Isaiah 6 is the account of Isaiah's calling. In this passage Isaiah hears God's angels utter, “Holy, holy, holy is the Lord of hosts.”(Isaiah 6:3) Isaiah also has a vision of Yahweh seated on a high and lofty throne. In his vision, Isaiah saw Seraphim, Yahweh’s heavenly servants, stationed around him. When Isaiah hears his call, his world is changing. King Uzziah, a king that brought stability and prosperity, died, and the political situation was now unclear. The people of Judah had strayed from God. Times were getting bad and they were only going to get worse. At this point, God calls Isaiah for a purpose.
King Ahaz, who succeeded King Uzziah, was worried about a political alliance between Aram and Israel which threatened to attack Judah and replace him
as king. God sent the prophet Isaiah to King Ahaz to deliver a message to relieve his fear. The message was, "Be careful, keep calm and don't be afraid." (Isaiah 7:4) God was in control of the situation and knew the plan to keep a descendant of David on the throne was going to remain. God offered more than words of hope to King Ahaz. God also offered a sign of hope. In verse 10, Isaiah once again delivers a message to the King. The King is told to ask God for a sign. Even though the King refused, God was determined to offer the sign anyway. That sign was a child.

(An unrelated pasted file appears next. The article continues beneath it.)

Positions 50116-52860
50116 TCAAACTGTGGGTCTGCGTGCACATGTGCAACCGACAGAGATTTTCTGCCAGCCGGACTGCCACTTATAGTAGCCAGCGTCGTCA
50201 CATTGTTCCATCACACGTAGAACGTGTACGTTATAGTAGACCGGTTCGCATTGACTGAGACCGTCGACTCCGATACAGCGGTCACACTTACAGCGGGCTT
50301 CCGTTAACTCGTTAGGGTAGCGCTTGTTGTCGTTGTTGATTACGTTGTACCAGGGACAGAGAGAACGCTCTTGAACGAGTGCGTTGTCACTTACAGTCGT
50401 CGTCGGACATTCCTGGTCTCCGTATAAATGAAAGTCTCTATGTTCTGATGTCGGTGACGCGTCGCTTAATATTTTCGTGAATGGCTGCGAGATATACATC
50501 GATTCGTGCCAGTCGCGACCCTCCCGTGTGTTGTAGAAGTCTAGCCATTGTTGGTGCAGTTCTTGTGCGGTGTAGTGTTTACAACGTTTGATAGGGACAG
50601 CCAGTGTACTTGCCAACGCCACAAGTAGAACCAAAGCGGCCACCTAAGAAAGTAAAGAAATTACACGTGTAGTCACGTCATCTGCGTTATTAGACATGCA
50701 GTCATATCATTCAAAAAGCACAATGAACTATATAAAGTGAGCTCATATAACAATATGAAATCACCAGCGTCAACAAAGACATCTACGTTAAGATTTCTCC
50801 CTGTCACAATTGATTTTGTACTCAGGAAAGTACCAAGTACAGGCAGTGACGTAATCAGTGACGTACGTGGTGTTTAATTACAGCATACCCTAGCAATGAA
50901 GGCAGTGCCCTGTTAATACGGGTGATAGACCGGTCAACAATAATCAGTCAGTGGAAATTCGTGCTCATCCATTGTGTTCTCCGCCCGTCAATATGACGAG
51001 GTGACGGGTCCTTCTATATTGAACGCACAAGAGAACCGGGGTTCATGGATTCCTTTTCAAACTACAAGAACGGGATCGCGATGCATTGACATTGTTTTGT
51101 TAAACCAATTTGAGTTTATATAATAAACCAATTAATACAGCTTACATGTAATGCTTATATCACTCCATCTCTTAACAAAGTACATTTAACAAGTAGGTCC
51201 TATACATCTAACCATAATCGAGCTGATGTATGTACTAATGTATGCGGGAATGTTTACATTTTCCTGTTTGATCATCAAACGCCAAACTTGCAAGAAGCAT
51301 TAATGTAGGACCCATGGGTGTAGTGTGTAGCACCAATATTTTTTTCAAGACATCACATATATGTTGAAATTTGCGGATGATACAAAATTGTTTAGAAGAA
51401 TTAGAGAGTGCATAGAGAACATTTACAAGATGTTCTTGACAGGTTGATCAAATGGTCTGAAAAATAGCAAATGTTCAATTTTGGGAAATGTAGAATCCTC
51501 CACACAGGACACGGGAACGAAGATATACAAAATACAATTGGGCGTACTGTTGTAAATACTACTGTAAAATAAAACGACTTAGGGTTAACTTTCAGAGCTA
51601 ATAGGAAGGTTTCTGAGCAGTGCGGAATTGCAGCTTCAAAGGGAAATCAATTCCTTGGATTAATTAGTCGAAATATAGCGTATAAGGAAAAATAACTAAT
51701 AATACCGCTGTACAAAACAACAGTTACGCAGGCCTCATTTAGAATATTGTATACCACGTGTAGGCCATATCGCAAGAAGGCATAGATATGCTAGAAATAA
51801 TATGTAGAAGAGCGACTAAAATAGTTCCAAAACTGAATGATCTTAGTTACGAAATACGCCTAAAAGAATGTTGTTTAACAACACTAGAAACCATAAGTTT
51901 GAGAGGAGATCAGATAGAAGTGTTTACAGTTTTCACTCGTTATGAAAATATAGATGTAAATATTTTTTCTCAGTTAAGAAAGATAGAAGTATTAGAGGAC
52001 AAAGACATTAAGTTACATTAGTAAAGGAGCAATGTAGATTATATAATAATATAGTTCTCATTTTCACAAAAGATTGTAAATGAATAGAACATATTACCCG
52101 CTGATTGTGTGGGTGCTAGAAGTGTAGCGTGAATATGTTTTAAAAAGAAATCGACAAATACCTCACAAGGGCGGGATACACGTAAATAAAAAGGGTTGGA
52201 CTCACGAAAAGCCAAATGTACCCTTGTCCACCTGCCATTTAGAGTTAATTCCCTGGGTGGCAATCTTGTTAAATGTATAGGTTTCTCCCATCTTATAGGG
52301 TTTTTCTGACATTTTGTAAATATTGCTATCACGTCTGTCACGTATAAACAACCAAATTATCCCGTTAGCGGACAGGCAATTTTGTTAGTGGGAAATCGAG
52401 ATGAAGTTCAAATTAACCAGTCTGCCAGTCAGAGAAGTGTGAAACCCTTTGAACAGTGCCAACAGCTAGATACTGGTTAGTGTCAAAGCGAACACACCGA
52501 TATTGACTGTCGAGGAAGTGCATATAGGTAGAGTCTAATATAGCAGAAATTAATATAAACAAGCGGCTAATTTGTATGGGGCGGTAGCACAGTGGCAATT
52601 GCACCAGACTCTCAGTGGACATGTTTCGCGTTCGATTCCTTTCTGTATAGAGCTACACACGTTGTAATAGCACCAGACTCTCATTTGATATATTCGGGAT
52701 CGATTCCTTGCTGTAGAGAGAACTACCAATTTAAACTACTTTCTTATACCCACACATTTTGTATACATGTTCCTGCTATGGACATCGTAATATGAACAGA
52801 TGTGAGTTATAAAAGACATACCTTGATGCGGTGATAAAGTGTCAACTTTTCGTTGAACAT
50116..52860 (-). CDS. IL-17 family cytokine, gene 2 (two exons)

Isaiah said to King Ahaz, "Therefore the Lord himself will give you a sign: The virgin will be with child and will give birth to a son, and will call him Immanuel." (Isaiah 7:14) As Christians, we read this prophesy as a message about the ultimate child of promise, the Messiah. However, that prophecy may have had a more immediate message for King Ahaz. This prophecy could have predicted the birth of Hezekiah, who would succeed him as king. Even though this new king did not appear in Judah before the exile, Isaiah’s prophecy kept faith for a king who would guide the people back to God.
1. McNamara, M. The Book Of Isaiah Chapters 1-39 Washington, Dc:
Confraternity of Christian Doctrine. 1961
2. Internet Site: Http:// Jeru.Huji.ac
3. Encyclopedia Britannica